Food-Related Health Risk Assessment

It is within the mandate of Health Canada's Food Directorate to conduct food-related health risk assessments. This involves determining if the presence of a certain substance or microorganism in food (e.g., chemical contaminant, natural toxin, allergen, unapproved food additive, bacteria, virus or parasite) poses a health risk to consumers. If it is found that a substance or microorganism in food poses a human health risk, risk management actions are taken to reduce, and if possible, eliminate any risk that is posed to people that consume the food in question.

The Food Directorate conducts health risk assessments on its own initiative, based on in-house surveys of microbial pathogens and contaminants in foods or on other available data sources. The Directorate also conducts health risk assessments at the request of other groups within Health Canada as well as other government departments and agencies, including the Canadian Food Inspection Agency, which is responsible for the enforcement of food-related standards.

New or updated risk assessments are conducted by the Food Directorate for various reasons, as discussed below.

As technology continues to expand and change, new substances, additives and ingredients, as well as foodborne pathogens may be identified in foods. Synthetic (man-made) chemicals continue to be developed for a variety of industrial and commercial uses and these chemicals can find their way into the food chain. New food growing conditions, processing techniques, equipment and packaging materials can introduce microbial pathogens and potentially harmful chemicals to foods. Furthermore, substances that are naturally present in foods are still being identified for the first time, some of which may have harmful impacts on human health. In addition, new food products, additives and ingredients in foods can permit the growth of microbial pathogens. As a result of the ever changing nature of foods, the Bureau of Chemical Safety and Bureau of Microbial Hazards are tasked to evaluate the human health risks associated with certain substances and microbial agents in foods on a regular basis.

Human health risk assessments for well-known substances and microbial agents may be updated as new information becomes available. For example, new toxicological studies that illustrate that a given compound possesses a greater or lesser health risk than previously thought would warrant an update to a previous health risk assessment. New data on the concentration of a substance in food would also require the re-evaluation of health risks, particularly if concentrations are higher than previously reported. The increasing occurrence of illness (foodborne outbreaks) associated with the consumption of certain foods contaminated with bacterial, viral, parasitic or prion-disease agents may also require that a health risk assessment be updated.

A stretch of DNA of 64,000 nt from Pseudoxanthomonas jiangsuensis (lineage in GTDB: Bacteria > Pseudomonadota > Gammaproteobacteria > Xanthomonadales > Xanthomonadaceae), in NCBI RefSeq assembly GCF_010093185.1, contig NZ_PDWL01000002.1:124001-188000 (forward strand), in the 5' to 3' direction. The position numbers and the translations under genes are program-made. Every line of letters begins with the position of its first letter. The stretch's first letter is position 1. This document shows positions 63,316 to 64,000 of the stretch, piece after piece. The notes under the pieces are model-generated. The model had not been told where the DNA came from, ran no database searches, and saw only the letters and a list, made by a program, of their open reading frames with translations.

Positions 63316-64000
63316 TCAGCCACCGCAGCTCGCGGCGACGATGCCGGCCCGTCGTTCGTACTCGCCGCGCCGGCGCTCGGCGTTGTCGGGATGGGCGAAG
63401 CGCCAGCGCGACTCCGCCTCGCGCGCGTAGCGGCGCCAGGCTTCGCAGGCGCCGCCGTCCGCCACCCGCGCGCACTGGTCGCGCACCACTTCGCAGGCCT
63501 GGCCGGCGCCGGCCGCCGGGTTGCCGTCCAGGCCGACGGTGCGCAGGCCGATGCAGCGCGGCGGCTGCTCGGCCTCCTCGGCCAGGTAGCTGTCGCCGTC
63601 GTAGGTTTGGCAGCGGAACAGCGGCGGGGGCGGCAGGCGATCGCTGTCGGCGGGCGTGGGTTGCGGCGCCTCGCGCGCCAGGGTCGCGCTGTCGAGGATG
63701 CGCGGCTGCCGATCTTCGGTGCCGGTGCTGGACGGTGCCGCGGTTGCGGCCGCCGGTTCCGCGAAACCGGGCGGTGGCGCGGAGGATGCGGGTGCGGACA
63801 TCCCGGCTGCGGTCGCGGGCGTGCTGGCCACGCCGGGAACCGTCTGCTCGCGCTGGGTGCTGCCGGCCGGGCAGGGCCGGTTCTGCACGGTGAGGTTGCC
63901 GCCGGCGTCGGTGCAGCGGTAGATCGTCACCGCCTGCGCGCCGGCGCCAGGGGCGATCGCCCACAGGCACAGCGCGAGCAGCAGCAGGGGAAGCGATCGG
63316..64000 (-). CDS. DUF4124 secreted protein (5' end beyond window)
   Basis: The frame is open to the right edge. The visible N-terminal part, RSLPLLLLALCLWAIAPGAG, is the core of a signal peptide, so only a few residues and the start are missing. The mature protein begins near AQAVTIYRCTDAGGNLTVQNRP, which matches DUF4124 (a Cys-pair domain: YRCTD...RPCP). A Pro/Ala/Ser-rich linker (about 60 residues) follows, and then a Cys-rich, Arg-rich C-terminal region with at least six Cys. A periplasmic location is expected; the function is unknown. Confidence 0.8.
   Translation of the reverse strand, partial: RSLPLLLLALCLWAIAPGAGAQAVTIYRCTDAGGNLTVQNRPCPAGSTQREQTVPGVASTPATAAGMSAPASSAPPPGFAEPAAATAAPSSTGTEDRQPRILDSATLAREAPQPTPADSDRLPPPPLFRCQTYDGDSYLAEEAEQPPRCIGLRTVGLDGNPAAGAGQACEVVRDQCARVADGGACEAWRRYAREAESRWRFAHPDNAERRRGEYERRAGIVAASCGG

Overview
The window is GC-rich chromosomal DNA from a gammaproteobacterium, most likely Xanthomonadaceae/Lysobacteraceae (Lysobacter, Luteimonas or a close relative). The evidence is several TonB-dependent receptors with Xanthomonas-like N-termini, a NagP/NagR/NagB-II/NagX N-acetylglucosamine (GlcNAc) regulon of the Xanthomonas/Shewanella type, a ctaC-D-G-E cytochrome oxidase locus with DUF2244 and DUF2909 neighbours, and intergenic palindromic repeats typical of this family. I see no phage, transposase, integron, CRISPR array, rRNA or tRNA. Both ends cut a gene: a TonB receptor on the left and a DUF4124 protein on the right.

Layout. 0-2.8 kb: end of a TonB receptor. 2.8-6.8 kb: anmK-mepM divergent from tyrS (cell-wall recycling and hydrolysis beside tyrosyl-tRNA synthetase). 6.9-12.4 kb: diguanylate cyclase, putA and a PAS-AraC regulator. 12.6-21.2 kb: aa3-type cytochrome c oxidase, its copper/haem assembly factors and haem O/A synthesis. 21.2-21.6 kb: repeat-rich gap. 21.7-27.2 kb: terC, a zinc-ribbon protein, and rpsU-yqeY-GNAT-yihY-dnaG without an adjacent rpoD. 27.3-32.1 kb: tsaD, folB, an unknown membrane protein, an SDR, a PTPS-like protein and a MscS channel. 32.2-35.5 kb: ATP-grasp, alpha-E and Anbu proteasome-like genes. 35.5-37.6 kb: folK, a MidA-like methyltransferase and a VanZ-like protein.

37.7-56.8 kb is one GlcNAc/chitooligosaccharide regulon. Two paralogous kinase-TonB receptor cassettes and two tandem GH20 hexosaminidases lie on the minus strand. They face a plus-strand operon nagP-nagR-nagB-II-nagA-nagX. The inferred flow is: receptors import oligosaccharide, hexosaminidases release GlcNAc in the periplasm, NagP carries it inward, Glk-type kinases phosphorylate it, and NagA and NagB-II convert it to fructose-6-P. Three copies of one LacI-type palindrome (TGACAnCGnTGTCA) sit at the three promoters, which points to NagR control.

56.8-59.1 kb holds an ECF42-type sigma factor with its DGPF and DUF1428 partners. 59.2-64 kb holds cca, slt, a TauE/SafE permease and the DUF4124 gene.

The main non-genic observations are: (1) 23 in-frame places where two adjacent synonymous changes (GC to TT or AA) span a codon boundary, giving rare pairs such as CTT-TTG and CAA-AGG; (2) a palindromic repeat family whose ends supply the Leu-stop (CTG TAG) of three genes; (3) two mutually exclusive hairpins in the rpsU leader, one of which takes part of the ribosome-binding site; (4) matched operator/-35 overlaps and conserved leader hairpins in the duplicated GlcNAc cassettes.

The Food Directorate regularly conducts food surveillance, research and the evaluation of scientific data. These are essential components of a risk assessment, providing a basis for developing appropriate strategies to reduce or eliminate the risk of adverse health effects resulting from the consumption of foods contaminated with microbial agents or chemical substances.

Risk management strategies vary depending on the situation. Actions range from providing advice and guidance to Canadians on the risks and benefits of particular food choices, how to safely handle foods and how to reduce contaminant levels in foods. As well, Health Canada could set microbiological standards and permissible maximum levels of contaminants in certain foods.

Recent food-related health risk assessments conducted by Health Canada's Food Directorate:

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